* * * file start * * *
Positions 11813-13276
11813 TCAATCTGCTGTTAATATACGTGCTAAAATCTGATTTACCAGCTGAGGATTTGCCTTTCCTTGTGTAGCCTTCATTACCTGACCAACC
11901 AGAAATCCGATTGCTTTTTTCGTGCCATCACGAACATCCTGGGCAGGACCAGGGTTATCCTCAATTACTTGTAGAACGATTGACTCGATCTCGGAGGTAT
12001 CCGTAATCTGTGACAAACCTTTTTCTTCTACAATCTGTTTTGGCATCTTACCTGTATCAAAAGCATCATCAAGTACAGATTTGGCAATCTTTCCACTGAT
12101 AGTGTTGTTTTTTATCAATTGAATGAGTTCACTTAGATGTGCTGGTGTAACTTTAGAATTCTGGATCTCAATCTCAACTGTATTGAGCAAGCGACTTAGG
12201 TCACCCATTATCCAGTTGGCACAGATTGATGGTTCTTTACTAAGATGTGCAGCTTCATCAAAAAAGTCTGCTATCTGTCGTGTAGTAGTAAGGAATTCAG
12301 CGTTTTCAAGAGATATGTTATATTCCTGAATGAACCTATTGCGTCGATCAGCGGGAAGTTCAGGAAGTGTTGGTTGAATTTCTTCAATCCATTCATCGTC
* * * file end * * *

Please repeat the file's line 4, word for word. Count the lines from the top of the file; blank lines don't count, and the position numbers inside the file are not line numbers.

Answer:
12001 CCGTAATCTGTGACAAACCTTTTTCTTCTACAATCTGTTTTGGCATCTTACCTGTATCAAAAGCATCATCAAGTACAGATTTGGCAATCTTTCCACTGAT